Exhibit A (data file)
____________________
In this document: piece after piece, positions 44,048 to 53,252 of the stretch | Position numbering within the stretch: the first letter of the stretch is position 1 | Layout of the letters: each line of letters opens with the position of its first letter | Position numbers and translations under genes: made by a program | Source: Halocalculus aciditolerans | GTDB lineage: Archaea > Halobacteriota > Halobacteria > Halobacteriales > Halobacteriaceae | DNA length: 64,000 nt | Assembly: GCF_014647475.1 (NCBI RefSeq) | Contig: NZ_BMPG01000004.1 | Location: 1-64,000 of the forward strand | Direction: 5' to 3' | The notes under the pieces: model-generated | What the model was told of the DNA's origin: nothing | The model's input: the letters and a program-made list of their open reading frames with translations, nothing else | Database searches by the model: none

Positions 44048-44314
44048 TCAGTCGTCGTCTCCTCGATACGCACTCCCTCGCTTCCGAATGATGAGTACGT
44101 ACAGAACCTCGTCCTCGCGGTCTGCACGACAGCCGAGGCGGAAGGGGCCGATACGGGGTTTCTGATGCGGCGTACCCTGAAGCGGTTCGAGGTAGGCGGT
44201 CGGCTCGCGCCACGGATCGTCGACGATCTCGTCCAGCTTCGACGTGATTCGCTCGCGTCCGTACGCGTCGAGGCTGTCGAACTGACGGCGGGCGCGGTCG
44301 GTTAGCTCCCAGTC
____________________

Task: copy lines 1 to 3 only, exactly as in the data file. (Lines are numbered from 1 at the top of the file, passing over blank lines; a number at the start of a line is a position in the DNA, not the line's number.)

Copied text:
In this document: piece after piece, positions 44,048 to 53,252 of the stretch | Position numbering within the stretch: the first letter of the stretch is position 1 | Layout of the letters: each line of letters opens with the position of its first letter | Position numbers and translations under genes: made by a program | Source: Halocalculus aciditolerans | GTDB lineage: Archaea > Halobacteriota > Halobacteria > Halobacteriales > Halobacteriaceae | DNA length: 64,000 nt | Assembly: GCF_014647475.1 (NCBI RefSeq) | Contig: NZ_BMPG01000004.1 | Location: 1-64,000 of the forward strand | Direction: 5' to 3' | The notes under the pieces: model-generated | What the model was told of the DNA's origin: nothing | The model's input: the letters and a program-made list of their open reading frames with translations, nothing else | Database searches by the model: none

Positions 44048-44314
44048 TCAGTCGTCGTCTCCTCGATACGCACTCCCTCGCTTCCGAATGATGAGTACGT